8 You also be patient. Establish your hearts, for the coming of the Lord is at hand.
You may also enjoy reading these Advent posts, and others found a Pause in Advent:

Light (Kathy)

The third Advent candle is lit today.

Sunday, December 9, 2012

A Pause in Advent

Please click on The Mennonite Girls to read a message that will warm your heart and amaze your soul.

And visit "A Pause in Advent" here and read more stories about the Christmas journey from the 2012 bloggers taking part.

Sunday, December 2, 2012

A Pause In Advent

Joining in with Floss in France who has offered to sponsor a Christmas Blogger Event Termed "A Pause in Advent," where we stop a moment and reflect on the spiritual season, this article from the late 1980's gave me pause to think about a different turn on Christmas. Perhaps you will like it too.  An excerpt...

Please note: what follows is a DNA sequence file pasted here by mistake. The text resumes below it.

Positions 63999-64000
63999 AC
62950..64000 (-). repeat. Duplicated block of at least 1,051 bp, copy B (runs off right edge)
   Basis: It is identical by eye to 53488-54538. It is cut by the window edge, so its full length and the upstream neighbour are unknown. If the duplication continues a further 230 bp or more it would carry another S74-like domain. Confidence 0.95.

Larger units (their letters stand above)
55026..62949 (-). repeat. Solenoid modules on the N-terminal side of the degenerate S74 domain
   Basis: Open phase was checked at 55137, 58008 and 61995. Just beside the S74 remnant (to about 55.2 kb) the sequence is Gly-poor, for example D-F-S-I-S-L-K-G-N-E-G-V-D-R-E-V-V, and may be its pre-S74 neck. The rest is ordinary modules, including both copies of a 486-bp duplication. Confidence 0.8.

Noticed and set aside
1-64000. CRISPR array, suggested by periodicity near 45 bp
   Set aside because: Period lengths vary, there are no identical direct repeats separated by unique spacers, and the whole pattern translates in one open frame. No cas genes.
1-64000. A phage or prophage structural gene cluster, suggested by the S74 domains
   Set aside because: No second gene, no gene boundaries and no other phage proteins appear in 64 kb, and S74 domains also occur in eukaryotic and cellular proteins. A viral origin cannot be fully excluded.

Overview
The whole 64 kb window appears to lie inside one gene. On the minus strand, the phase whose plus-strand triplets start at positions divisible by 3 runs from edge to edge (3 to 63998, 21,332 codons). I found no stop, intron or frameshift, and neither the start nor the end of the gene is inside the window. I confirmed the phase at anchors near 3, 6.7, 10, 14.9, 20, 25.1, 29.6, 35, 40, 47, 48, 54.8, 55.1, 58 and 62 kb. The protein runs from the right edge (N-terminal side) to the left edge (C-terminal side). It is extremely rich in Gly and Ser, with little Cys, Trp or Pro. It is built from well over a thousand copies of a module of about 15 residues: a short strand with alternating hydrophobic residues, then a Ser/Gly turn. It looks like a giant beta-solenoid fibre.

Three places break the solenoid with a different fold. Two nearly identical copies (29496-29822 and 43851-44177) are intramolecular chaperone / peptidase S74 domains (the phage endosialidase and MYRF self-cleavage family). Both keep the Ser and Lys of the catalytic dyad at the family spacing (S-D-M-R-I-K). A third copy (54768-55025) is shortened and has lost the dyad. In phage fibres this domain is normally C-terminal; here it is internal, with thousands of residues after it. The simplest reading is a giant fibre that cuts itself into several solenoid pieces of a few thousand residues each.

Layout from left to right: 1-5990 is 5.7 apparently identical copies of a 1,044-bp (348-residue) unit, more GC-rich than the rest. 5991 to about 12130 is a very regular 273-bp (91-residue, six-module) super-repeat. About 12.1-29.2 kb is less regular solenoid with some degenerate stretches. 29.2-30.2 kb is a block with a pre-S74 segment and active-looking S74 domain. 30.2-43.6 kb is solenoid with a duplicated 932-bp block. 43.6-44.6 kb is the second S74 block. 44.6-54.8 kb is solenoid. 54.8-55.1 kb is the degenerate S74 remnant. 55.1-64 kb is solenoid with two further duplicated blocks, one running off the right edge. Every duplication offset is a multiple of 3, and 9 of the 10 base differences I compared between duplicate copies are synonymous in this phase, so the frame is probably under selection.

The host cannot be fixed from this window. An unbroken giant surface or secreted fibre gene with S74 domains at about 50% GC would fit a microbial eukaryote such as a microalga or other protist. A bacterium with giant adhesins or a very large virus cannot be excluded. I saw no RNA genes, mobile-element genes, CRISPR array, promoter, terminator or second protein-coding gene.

I direct a Christian theater company and this Christmas season we have a play running called "0, Little Town of Bagels, Tea Cakes and Hamburger Buns." The play is about the contemporary experience of Christmas based on the fact that the people to whom Christ came that first Christmas are the same kinds of people that we are today. Bethlehem means "house of bread." Bread means bagels, tea cakes and hamburger buns. Christmas is not a remote event. It is not a memo tucked away in a history book and forgotten. It is a celebration for right now — for the people who are now, as were the people who were then — some of them hurting, some of them alone, some of them angry, some of them tired, some of them separated from their family, some of them ill. Unto those people, God sent his Christmas card.
Click on the highlighted title to read the entire essay O Little Town of Bagels, Tea Cakes and Hamburger Buns by Jeanette Clift George.  It is a thoughtful writing.

You can read others' Pauses in Advent here.

click here to join in the pause